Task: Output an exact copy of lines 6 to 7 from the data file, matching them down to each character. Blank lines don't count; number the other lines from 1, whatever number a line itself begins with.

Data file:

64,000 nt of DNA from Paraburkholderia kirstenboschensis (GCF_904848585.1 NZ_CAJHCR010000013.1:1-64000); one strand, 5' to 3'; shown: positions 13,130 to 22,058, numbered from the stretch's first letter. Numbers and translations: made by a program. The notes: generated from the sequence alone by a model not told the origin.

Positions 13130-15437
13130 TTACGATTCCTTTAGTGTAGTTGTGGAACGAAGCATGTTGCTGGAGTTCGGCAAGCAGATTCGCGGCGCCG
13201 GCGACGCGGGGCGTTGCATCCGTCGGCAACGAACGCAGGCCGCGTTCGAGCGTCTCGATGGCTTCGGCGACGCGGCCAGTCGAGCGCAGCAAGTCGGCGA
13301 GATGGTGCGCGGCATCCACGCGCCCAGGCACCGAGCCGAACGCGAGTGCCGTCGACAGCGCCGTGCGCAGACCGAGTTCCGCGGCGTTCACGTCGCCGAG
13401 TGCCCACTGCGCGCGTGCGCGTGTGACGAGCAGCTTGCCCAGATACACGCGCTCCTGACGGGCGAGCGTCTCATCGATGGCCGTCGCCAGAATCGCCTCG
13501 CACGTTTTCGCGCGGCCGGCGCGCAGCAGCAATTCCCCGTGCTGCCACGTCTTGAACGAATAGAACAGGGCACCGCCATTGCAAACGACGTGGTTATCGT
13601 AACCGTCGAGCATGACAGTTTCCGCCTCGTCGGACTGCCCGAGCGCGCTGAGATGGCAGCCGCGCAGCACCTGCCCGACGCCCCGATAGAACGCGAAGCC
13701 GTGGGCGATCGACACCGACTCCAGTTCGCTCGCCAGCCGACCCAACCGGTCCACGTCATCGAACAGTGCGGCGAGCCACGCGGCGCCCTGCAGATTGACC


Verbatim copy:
13401 TGCCCACTGCGCGCGTGCGCGTGTGACGAGCAGCTTGCCCAGATACACGCGCTCCTGACGGGCGAGCGTCTCATCGATGGCCGTCGCCAGAATCGCCTCG
13501 CACGTTTTCGCGCGGCCGGCGCGCAGCAGCAATTCCCCGTGCTGCCACGTCTTGAACGAATAGAACAGGGCACCGCCATTGCAAACGACGTGGTTATCGT